Yesterday Qantas revealed a striking new special livery for a brand new 787-9 Dreamliner being delivered to the airline. Comprised of approximately 5,000 dots (get counting!), the new design is striking both from near and afar. The new livery features the work of the late Northern Territory artist and senior Anmatyerre woman, Emily Kame Kngwarreye. It is based on her 1991 painting, Yam Dreaming and has been adapted for the aircraft by leading Indigenous owned design studio Balarinji.
For only the second time in Qantas’ history the iconic flying kangaroo on the aircraft has been changed to form part of the design, with the airline’s trademark red tail colour altered to match the earthy red tones and white dots of Emily’s artwork (and to be honest, we love this new red, hopefully some of this design could rub off in the future on the rest of the fleet)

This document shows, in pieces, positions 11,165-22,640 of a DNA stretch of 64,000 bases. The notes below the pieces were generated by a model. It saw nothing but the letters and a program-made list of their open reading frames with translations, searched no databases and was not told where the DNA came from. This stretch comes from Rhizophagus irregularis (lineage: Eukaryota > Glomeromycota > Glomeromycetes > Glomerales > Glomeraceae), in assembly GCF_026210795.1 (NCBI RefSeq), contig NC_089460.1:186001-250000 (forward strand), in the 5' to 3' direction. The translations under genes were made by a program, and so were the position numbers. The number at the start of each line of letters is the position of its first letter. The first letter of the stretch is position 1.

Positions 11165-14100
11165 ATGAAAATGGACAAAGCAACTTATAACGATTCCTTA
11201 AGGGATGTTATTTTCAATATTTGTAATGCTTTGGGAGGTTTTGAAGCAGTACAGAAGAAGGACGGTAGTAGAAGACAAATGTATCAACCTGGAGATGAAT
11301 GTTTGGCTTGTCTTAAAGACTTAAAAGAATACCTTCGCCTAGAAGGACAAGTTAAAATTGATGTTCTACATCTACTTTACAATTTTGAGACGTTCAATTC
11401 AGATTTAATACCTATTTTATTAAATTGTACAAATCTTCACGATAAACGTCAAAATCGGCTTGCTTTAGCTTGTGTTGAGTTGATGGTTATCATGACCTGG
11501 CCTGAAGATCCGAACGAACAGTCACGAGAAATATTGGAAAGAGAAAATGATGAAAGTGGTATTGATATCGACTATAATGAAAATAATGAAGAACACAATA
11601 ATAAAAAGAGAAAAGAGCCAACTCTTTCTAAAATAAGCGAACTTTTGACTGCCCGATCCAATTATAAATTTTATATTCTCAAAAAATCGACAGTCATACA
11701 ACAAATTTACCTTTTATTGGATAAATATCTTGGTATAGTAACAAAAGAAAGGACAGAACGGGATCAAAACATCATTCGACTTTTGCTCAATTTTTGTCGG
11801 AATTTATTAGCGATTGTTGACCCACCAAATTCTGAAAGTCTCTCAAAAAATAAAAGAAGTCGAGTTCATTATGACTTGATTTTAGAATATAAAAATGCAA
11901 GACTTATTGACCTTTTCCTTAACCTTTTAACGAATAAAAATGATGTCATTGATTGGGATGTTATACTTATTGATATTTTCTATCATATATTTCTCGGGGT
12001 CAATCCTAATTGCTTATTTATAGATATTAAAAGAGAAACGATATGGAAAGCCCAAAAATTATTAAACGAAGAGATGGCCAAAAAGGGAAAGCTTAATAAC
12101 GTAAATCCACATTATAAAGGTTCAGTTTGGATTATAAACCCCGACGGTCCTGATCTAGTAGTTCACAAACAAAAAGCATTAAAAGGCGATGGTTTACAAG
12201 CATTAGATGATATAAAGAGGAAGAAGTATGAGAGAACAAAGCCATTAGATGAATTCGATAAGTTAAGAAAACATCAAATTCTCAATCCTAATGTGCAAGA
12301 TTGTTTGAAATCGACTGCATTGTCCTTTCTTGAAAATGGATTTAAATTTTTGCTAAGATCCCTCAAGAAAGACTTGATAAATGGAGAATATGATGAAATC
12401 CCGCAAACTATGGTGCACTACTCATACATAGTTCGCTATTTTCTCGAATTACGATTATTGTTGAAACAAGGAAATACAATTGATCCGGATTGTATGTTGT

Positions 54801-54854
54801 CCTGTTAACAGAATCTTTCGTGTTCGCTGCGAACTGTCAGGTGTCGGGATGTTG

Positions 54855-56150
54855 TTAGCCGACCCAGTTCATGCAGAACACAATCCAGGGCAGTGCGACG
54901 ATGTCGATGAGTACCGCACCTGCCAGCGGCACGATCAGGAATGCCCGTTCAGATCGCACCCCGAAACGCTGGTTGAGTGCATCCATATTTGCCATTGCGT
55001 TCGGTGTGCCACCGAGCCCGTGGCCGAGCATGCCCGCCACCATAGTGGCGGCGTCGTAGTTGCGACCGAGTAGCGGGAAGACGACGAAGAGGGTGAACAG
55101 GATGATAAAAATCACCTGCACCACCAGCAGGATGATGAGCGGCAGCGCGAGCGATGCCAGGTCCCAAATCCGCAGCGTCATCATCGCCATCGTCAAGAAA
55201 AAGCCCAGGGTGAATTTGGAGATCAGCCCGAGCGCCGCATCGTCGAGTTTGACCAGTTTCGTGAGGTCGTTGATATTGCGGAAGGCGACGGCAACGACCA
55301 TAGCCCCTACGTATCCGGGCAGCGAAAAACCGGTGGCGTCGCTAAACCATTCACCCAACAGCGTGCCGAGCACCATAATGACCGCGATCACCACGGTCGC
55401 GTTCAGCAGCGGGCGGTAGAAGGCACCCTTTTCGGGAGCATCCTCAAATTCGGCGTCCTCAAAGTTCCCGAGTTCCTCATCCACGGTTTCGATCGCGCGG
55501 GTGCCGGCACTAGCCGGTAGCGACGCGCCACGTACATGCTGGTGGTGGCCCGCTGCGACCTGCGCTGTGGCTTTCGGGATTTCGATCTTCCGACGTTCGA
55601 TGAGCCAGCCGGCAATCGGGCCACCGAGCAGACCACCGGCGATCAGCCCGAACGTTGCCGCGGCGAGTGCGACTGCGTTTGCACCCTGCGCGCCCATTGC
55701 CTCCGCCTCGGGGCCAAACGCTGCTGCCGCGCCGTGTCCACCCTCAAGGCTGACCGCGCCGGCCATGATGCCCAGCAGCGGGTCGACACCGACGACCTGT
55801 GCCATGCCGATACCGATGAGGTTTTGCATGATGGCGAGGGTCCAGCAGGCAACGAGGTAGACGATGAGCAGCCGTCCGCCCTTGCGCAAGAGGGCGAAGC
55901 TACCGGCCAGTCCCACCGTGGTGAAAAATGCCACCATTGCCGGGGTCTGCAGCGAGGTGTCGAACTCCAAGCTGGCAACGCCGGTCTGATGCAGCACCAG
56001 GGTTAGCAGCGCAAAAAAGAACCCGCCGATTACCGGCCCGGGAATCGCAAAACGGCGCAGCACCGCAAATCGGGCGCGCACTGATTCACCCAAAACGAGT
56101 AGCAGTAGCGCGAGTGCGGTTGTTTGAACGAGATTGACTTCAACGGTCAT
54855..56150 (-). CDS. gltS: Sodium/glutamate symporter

Managing Director of Balarinji Ros Moriarty said the design studio was honoured to continue its 20-year partnership with Qantas to support the place of Aboriginal design in Australia’s global identity. Balarinji also worked with Qantas on the four other designs that have graced their routes around the world (of which today only one other remains in service).
Impressively, a team of more than 60 graphic designers, engineers and painters at Boeing’s Seattle facility worked with Balarinji to install the design onto the aircraft, taking more than ten days to complete and two years in planning. The result is beautiful, striking, and flies in the face of the ‘Eurowhite’ designs gracing the skies globally.